Last updated: 11/13/2018
Author: Addictions.com Medical Review
Reading Time: 3 minutes
Watching a loved one struggle with heroin addiction can be a heart-breaking experience. The gradual decline in appearance and vitality coupled with the ongoing denial that a problem exists can frustrate even the most devoted spouse, sibling or friend.
Over time, there’s no denying a loved one’s helplessness as he or she endures repeated failed attempts to stop using. For most addicts, heroin addiction treatment offers the only real chance of breaking an addiction and regaining a normal life. Choosing heroin addiction treatment for a loved one starts with knowing which types of treatment programs will best meet a loved one’s needs.
While users do make the conscious choice to ingest heroin, the effects of the drug create a diseased state within the brain that takes over any sense of volition or will. With ongoing use, heroin’s chemical make-up, in a sense, hijacks brain functions within short periods of time.
According to the National Institutes of Health, heroin, a derivative of morphine, converts back into morphine-like neurotransmitter chemicals once it enters the brain. Neurotransmitters play a central role in the brain’s regulation of pain and pleasure sensations throughout the body.
While input from sensory information normally triggers neurotransmitter secretions, heroin overrides these processes and over time, gradually takes over central nervous system brain functions. Heroin addiction treatment uses a step-by-step approach in helping recovering addicts restore normal brain function and rebuild their lives.
Residential Heroin Addiction Treatment
A heroin addiction can develop within two weeks time when a person uses on a frequent basis. Recovering from heroin addiction takes considerably longer. Residential heroin addiction treatment marks the start of the recovery process.
Not only will your loved one require detox care, but also behavioral therapy treatment to undo the thought patterns and belief systems that develop from heroin addiction. Residential heroin addiction treatment gives loved ones the time and space needed to break the addiction and become engaged in the recovery process.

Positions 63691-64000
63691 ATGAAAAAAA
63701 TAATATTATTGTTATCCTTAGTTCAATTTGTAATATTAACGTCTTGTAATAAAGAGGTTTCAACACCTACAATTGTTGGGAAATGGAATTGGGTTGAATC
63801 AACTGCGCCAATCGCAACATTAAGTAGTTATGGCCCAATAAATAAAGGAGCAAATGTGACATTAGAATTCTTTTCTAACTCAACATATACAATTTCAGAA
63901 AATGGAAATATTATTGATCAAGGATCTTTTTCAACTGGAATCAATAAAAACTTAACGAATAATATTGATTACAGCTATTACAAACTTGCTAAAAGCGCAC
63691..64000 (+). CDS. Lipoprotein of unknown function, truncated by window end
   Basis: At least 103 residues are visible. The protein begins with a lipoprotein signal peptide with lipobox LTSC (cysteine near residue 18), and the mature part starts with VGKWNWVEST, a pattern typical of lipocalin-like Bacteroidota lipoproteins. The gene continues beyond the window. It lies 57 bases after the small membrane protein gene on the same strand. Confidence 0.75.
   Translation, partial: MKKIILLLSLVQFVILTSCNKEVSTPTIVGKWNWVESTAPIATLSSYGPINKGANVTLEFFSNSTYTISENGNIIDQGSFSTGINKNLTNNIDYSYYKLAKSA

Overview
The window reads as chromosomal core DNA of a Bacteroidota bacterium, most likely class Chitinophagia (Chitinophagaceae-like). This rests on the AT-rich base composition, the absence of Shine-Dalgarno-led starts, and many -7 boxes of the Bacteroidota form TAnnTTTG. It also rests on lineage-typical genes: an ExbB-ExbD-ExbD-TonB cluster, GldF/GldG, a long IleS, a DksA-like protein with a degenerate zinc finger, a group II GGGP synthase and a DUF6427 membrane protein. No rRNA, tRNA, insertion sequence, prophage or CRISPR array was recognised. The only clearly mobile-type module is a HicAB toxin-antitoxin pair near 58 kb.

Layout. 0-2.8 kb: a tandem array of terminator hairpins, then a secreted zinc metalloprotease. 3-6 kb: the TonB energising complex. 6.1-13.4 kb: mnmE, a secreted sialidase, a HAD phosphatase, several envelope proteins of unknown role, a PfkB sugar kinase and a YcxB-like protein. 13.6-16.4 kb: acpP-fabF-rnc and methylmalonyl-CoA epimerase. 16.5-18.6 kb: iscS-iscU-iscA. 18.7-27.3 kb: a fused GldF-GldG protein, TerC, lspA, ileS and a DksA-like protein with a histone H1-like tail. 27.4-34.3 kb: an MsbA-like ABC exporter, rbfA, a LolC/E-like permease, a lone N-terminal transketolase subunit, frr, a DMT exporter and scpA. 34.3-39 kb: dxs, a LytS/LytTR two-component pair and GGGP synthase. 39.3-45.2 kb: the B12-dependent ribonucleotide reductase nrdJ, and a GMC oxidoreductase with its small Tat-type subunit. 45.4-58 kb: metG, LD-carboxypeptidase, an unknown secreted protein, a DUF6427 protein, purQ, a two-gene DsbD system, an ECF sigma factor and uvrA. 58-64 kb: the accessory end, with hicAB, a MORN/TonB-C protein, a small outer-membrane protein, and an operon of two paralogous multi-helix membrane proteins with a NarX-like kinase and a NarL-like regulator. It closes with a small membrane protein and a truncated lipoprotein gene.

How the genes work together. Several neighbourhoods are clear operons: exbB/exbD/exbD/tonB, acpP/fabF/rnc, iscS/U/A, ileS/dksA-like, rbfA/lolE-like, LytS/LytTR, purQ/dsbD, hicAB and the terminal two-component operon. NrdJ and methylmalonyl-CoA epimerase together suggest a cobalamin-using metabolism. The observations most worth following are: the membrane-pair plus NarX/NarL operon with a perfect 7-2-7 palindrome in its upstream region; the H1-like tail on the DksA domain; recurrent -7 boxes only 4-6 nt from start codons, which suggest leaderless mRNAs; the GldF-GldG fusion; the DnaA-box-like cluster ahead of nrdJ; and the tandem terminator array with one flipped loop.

Outpatient Heroin Addiction Treatment
For people experimenting with heroin or those wanting to avoid a full-blown addiction, 24-hour care may not be necessary at this stage. Outpatient heroin addiction treatment provides needed medical and behavioral treatment care that fits around a person’s existing schedule.
Outpatient treatment works well for people who still have work and/or family obligations to meet. Participants can schedule treatment sessions around their daily routines. People who are highly motivated to stop using may do well in these programs.
Medication Treatment Needs
As long-term heroin abuse causes considerable damage to brain and body functions, heroin addiction treatment programs offer specialized medication therapies to help ease addicts through the detox and recovery process. According to the National Institute on Drug Abuse, medication therapies use synthetic opiate medications, such as methadone and buprenorphine, which help support damaged brain functions.
Medication therapies work to reduce drug cravings while relieving many of the withdrawal symptoms recovering addicts experience in recovery. Since the discomfort associated with drug cravings and withdrawal are the two main reasons why so many people in recovery go back to using heroin, medication therapies can be of great benefit for people with long histories of heroin addiction.